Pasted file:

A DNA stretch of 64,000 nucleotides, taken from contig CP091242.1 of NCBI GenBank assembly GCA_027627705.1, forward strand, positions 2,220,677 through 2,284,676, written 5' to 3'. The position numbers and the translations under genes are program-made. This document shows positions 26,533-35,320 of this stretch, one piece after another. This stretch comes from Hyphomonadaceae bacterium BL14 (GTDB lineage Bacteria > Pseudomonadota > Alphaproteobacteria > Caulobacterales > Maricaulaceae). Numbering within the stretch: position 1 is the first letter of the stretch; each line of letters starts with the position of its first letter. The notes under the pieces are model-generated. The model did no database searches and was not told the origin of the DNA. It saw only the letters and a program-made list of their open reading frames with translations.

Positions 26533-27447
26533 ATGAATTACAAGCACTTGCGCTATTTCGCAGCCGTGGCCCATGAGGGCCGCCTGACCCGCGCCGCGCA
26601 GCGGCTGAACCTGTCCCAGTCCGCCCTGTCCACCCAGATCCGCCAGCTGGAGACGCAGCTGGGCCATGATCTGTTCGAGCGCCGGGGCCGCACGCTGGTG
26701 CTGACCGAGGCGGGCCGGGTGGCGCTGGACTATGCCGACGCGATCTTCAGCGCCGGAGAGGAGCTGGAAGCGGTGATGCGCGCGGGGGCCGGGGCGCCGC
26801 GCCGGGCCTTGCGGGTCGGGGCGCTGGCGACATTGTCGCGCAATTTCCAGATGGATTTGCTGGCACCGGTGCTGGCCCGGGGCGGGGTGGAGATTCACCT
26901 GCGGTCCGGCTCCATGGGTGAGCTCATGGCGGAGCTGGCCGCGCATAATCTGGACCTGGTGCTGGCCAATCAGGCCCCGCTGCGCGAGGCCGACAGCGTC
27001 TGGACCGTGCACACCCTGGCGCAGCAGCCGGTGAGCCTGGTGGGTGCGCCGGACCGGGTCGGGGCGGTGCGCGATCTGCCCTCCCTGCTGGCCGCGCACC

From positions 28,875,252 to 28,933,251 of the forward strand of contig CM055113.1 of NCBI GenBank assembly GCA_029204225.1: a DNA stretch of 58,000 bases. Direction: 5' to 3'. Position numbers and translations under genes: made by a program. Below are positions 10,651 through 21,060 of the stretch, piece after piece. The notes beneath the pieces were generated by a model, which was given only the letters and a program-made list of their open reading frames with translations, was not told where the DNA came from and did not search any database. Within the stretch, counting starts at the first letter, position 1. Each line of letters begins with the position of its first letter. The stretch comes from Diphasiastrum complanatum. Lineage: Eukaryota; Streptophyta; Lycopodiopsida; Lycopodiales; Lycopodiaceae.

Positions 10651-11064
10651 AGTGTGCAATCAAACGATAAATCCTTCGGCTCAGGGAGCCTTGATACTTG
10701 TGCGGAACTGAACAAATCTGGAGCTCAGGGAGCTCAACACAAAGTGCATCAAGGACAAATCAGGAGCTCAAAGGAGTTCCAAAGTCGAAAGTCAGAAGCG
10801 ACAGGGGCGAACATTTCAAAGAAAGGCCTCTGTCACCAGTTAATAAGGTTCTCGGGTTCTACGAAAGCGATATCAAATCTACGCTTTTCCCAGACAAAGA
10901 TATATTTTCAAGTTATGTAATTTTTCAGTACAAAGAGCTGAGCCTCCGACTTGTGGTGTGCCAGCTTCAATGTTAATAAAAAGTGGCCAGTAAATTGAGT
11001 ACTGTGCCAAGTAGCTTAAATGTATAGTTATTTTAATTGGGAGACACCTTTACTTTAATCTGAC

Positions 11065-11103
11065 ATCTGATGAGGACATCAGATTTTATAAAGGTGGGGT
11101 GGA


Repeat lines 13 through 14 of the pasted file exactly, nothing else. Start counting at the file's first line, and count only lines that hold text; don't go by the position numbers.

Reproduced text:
10801 ACAGGGGCGAACATTTCAAAGAAAGGCCTCTGTCACCAGTTAATAAGGTTCTCGGGTTCTACGAAAGCGATATCAAATCTACGCTTTTCCCAGACAAAGA
10901 TATATTTTCAAGTTATGTAATTTTTCAGTACAAAGAGCTGAGCCTCCGACTTGTGGTGTGCCAGCTTCAATGTTAATAAAAAGTGGCCAGTAAATTGAGT